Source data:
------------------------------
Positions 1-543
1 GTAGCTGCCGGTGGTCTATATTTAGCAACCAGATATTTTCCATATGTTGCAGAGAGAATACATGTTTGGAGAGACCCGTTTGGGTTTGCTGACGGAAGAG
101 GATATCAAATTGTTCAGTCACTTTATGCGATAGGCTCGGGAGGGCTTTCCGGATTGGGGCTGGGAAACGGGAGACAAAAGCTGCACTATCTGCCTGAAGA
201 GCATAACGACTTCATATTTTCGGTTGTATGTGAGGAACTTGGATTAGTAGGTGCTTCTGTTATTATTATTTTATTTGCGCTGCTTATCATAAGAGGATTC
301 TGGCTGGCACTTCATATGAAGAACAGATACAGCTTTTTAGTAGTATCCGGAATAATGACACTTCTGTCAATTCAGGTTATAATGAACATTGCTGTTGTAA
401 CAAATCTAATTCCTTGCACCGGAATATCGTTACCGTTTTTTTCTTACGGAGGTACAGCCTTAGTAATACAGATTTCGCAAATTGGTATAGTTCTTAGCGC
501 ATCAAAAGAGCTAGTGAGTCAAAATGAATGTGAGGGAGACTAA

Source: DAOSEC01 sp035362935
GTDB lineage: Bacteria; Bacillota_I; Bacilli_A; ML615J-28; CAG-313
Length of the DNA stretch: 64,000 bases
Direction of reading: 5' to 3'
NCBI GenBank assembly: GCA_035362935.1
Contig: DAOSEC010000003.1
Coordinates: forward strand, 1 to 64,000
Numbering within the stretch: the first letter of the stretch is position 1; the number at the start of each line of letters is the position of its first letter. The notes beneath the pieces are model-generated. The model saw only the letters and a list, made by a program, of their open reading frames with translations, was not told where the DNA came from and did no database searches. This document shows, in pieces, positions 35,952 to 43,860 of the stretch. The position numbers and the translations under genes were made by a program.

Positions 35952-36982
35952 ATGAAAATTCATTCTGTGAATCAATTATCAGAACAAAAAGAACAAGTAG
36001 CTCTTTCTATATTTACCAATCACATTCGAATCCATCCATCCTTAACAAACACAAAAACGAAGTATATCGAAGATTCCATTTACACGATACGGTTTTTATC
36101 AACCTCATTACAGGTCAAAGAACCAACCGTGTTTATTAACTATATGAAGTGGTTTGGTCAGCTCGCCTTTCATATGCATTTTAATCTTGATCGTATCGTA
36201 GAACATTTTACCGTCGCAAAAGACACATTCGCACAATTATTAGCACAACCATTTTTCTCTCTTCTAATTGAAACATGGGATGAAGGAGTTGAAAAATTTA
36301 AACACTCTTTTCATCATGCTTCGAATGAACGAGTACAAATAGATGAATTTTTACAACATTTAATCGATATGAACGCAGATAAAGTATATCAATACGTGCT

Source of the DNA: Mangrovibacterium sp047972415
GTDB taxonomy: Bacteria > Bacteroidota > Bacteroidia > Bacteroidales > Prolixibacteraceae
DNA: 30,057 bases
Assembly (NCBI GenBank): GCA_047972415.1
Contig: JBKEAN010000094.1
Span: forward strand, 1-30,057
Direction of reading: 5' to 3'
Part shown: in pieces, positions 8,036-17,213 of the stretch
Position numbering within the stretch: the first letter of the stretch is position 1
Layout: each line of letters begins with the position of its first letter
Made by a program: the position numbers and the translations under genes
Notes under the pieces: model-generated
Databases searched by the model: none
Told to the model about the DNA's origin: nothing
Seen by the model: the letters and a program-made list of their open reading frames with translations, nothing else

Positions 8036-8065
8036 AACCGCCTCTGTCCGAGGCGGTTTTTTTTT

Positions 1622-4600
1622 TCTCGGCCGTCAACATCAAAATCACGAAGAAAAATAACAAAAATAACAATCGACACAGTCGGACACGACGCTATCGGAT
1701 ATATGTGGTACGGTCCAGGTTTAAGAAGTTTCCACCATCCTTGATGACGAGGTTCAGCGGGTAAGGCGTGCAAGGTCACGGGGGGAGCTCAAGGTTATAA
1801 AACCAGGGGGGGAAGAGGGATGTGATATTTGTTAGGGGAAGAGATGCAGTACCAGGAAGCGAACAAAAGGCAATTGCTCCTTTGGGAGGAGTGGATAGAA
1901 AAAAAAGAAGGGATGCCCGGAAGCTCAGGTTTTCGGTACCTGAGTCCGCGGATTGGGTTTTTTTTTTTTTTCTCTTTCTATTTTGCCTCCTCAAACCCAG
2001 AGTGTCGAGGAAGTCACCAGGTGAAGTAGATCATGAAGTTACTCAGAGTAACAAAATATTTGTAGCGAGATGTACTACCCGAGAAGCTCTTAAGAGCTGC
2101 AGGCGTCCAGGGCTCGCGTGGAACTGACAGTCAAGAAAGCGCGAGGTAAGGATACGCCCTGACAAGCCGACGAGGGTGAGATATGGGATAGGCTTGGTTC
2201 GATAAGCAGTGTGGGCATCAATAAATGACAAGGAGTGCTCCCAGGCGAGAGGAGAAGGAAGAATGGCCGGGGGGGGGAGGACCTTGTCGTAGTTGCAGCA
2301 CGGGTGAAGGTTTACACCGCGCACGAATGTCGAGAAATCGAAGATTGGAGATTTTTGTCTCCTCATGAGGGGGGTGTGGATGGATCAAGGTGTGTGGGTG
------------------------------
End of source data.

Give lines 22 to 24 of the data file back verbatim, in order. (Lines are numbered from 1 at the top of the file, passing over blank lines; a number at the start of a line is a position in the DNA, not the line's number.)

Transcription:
Source of the DNA: Mangrovibacterium sp047972415
GTDB taxonomy: Bacteria > Bacteroidota > Bacteroidia > Bacteroidales > Prolixibacteraceae
DNA: 30,057 bases